Spring Time Is Here, at least According to the Calendar

Baseball spring training games are almost over and teams are readying their stadiums for their opening games. Golf clubs are ready for league play, if only it would stop raining or snowing. In southern states, people are sailing and doing other sports outside. So, I thought I’d review a couple of sports books to get us in the spirit of spring.

 

 

I never played much volleyball as a child, but I enjoy the game. And I love stories that emphasize believing in one’s self. If you add in teaching sports skills, any sport book has plenty to intrigue young readers.

 

 

Back Row Dynamo

Jake Maddox and Leigh McDonald

Ellie loves playing volleyball and she believes she’s good at it. So, she’s super excited that the season is about to start, sure that she will make the team. But when she makes mistakes, she begins to doubt her ability. Her friends and coach encourage her, saying that everybody messes up. She and her best friend, Isabella, walk by the community’s park and see some younger girls trying to play volleyball with a rope tied between two posts on an old sand-lot court. They’re using a soccer ball, instead of a volleyball. Ellie and Isabella go over to see what they’re doing and discover the girls’ volunteer coach quit. Ellie and Isabella offer to help teach the younger girls a few drills for practice. Later they talk to their coach who agrees that it would be good practice for the whole team to coach younger girls. Through this experience Ellie learns more about playing the game herself. The story is not told in an exciting manner, but the basic message of believing in oneself and striving to improve is a good one. The lesson is easily transmitted to other parts of one’s life. The book is part of the Jake Maddox series of sports-themed books published by Capstone.

BIBLIO: 2018, Jake Maddox JV Girls/Stone Arch Books/Capstone, Ages 8 to 12, $25.99.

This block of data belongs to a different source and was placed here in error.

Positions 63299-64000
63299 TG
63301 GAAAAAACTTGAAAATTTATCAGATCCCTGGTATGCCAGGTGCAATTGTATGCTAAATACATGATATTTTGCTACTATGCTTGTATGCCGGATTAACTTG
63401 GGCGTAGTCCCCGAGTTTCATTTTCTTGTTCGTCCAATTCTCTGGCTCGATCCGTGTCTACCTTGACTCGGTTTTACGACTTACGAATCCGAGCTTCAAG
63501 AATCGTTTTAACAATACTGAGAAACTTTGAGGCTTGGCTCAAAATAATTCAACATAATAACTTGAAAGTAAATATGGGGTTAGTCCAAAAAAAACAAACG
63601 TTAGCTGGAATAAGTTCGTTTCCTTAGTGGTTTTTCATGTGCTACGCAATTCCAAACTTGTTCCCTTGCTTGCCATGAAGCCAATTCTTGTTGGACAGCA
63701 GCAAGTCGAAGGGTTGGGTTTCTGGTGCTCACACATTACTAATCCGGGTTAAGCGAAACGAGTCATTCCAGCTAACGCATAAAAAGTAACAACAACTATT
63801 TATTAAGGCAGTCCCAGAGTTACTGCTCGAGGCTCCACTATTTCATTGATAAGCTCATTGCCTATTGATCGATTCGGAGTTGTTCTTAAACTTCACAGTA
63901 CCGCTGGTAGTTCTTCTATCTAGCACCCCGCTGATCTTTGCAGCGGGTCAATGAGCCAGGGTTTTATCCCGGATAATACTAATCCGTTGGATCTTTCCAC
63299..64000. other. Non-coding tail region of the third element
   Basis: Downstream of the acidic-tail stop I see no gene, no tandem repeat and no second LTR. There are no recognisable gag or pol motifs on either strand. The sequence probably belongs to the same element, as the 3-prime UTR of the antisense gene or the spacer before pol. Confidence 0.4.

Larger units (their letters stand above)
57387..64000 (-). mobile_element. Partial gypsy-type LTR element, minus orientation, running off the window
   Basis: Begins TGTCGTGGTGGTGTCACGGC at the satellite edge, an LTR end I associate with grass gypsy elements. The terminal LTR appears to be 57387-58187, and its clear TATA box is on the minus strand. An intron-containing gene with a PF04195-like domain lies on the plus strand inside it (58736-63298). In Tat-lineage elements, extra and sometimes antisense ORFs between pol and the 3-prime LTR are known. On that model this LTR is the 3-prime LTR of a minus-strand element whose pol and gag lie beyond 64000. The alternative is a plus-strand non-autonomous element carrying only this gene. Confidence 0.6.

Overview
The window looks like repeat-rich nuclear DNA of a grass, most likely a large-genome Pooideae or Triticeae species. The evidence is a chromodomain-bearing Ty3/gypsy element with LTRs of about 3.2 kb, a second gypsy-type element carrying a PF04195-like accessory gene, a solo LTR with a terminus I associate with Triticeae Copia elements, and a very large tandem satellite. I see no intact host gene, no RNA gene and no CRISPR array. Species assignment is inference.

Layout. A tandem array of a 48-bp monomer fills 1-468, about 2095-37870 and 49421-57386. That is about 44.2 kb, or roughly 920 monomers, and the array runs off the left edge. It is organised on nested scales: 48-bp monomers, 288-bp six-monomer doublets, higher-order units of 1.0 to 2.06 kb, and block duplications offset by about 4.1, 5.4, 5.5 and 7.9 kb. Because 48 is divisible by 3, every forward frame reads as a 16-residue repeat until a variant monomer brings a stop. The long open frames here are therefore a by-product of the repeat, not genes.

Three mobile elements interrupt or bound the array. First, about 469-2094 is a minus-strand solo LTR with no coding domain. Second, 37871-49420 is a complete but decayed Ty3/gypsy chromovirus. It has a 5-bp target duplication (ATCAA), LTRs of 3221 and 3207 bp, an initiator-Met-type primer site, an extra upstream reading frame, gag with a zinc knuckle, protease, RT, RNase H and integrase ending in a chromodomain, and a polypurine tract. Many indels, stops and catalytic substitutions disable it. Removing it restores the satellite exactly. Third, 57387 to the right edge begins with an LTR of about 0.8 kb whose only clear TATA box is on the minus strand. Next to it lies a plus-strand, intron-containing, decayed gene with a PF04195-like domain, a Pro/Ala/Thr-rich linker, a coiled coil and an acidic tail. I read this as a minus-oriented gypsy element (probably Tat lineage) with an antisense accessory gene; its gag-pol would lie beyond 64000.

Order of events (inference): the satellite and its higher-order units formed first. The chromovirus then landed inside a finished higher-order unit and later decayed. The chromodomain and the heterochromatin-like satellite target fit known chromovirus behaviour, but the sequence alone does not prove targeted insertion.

REVIEWER: Sarah Maury Swan

FORMAT: Middle-Reader

ISBN: 978-1-4965-4926-6

ISBN: 978-1-4965-4928-0

ISBN: 978-1-4965-4930-3

 

When I was a girl, I lived in Maryland, one of the few states that had soccer as part of its sports program. I loved playing the game, even though I wasn’t very good. But girls’ version of the game was different than boys’. We were considered too weak to play as strongly as the boys. Poppycock!

 

Soccer Time!

Brendon Flynn

Part of the Bumba books—Sports Time, this book gives a brief overview of the game of soccer for young children. The photos are inspiring, with plenty of shots of children concentrating on joyfully playing soccer. There are explanations of what the game is about and who is allowed to touch the ball with her hands during a game. Interspersed throughout the book are several “critical thinking” questions, such as why players pass the ball and why the goalie can use his hands. A picture glossary gives clear images and definitions of various soccer terms. And both boys and girls are shown playing the game, with much enthusiasm. Be sure to look closely at the pictures of the children concentrating on kicking the ball. One girl has her right thumb and forefinger loosely forming a circle while her mouth is pursed in concentration. One little boy is gleefully concentrating on running.

BIBLIO: 2017, Bumba Books/Lerner Publishing Group, Ages 4 to 8, $25.32.

REVIEWER: Sarah Maury Swan

FORMAT: Picture Book

ISBN: 9781512414349

ISBN: 9781512415438

ISBN: 9781512415445

 

Here’s hoping nice weather comes soon and it only rains when we don’t want to be outside.